To the editor: Natalie Gregory, the writer and comedian who works as a waiter and doesn’t think much of her customers, should forgive classless Angelenos for providing her an income that allows her to pursue her “artistic interests.” Has she considered another line of work more suited to her sensibilities?
Since Gregory chooses to suffer life as a server, she should remember that it is her job. People go to a restaurant for service as well as food. It isn’t a diner’s job to pay her salary; that is the restaurant's responsibility.
And she should remember not to call her customers “guys” or call eating “working.” We are people and we eat our meals, not work on them. Plus, what’s wrong with asking for dressing on the side or cole slaw instead of French fries? It’s not hard to write that down, nor is it hard on the kitchen.
Waiters have a job to do, so they should do it. If you’re having a bad day, call in sick.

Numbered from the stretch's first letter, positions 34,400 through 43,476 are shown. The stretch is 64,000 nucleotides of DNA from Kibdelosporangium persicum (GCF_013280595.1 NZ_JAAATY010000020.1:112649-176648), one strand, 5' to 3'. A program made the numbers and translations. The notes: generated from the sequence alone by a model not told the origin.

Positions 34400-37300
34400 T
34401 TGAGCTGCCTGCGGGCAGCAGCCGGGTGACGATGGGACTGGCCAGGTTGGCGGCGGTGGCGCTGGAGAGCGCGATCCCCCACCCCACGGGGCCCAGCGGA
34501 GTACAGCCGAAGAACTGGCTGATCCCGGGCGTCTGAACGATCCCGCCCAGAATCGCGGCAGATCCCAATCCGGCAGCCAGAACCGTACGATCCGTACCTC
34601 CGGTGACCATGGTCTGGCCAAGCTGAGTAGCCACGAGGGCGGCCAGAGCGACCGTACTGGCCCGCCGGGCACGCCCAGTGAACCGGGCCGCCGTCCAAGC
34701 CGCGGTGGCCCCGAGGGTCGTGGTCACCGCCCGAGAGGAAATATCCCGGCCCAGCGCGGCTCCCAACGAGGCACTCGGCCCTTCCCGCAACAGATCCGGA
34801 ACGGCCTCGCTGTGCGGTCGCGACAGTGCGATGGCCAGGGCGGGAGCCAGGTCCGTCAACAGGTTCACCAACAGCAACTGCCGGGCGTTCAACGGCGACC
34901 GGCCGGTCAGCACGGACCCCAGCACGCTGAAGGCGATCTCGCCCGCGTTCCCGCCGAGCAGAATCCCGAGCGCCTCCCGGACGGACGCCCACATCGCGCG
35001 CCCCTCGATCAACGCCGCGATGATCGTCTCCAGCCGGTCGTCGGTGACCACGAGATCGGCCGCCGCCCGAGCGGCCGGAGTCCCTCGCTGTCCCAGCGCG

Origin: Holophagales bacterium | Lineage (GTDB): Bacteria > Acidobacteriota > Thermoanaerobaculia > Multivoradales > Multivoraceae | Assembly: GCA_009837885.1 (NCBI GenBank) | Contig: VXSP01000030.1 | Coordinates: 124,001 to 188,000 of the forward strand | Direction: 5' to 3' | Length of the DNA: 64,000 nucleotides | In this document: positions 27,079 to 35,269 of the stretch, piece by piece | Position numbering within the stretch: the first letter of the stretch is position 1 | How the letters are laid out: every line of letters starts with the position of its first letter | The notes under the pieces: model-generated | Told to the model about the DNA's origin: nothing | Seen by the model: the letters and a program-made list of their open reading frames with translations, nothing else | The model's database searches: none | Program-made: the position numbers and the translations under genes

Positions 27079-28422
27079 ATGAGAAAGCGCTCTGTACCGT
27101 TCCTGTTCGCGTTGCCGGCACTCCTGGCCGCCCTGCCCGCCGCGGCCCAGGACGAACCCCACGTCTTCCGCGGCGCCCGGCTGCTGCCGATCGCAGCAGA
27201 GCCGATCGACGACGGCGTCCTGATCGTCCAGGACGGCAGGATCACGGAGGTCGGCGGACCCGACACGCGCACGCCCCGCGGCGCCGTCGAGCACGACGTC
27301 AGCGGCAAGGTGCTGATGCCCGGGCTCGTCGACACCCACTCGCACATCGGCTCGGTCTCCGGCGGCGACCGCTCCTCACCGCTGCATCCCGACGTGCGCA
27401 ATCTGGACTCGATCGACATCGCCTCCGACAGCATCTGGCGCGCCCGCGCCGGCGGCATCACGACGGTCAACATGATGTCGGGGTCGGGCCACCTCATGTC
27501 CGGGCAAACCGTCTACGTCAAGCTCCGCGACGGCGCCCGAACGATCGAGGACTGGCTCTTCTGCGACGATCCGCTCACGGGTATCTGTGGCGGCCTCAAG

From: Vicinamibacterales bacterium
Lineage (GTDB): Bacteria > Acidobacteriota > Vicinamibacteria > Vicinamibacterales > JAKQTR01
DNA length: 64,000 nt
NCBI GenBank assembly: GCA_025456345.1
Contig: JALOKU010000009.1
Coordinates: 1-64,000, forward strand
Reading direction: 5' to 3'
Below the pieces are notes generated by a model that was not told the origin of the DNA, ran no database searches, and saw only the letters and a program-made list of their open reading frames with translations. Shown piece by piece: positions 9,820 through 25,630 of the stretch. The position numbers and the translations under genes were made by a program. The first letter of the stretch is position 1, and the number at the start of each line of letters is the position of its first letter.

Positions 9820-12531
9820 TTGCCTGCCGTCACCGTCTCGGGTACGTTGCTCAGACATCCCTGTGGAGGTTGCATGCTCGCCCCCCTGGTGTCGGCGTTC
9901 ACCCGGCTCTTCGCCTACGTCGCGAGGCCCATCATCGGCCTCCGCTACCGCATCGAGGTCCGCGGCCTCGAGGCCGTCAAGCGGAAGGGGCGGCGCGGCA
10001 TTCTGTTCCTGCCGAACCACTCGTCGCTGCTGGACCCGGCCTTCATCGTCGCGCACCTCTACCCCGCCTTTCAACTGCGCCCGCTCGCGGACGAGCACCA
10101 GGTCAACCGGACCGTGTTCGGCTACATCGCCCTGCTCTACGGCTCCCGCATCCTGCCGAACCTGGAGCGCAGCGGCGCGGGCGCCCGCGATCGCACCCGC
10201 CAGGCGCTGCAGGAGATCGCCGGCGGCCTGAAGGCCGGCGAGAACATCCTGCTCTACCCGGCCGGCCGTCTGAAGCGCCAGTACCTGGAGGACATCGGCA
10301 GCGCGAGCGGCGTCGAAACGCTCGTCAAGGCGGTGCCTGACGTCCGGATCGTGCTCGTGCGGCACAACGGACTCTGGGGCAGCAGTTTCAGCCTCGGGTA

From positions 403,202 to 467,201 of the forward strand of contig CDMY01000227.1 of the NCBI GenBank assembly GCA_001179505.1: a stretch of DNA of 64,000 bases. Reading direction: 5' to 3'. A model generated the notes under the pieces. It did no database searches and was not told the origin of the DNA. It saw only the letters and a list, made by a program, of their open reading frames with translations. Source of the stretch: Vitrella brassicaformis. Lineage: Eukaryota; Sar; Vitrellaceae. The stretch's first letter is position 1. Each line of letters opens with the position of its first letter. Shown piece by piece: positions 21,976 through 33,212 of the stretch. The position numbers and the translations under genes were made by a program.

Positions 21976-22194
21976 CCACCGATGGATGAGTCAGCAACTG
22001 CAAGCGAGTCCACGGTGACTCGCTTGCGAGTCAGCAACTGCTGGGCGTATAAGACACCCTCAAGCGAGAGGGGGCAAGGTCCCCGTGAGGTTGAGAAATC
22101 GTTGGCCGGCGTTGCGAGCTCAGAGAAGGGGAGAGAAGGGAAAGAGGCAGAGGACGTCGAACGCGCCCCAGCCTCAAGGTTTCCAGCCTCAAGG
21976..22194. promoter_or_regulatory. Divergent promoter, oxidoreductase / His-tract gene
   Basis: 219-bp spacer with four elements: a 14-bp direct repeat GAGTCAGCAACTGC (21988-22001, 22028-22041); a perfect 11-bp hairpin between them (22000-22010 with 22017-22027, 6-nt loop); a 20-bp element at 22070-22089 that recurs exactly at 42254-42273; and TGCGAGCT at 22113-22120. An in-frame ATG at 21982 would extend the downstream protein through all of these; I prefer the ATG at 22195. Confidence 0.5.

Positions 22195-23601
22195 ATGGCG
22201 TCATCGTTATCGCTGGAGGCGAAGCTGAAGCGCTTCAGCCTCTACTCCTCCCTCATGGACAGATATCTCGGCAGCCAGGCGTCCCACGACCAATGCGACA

Elaine Morris, Solvang
To the editor: My wife and I have great sympathy for servers when we dine out, and I am certain that Gregory would find us the ideal diners. Her essay was well written and amusing and demonstrates her command of English.
I would like to propose that she lead the effort to find an alternative to the annoying “you guys” that most servers seem to use to address their guests.
Kevin Gerlock, Fallbrook
To the editor: Is working at as a restaurant server hard? Yes. Are customers sometimes rude? Yes.
Did Gregory’s article do anything to change the perception of millennials as whiny and entitled? No.
Jeff Allison, La Habra Heights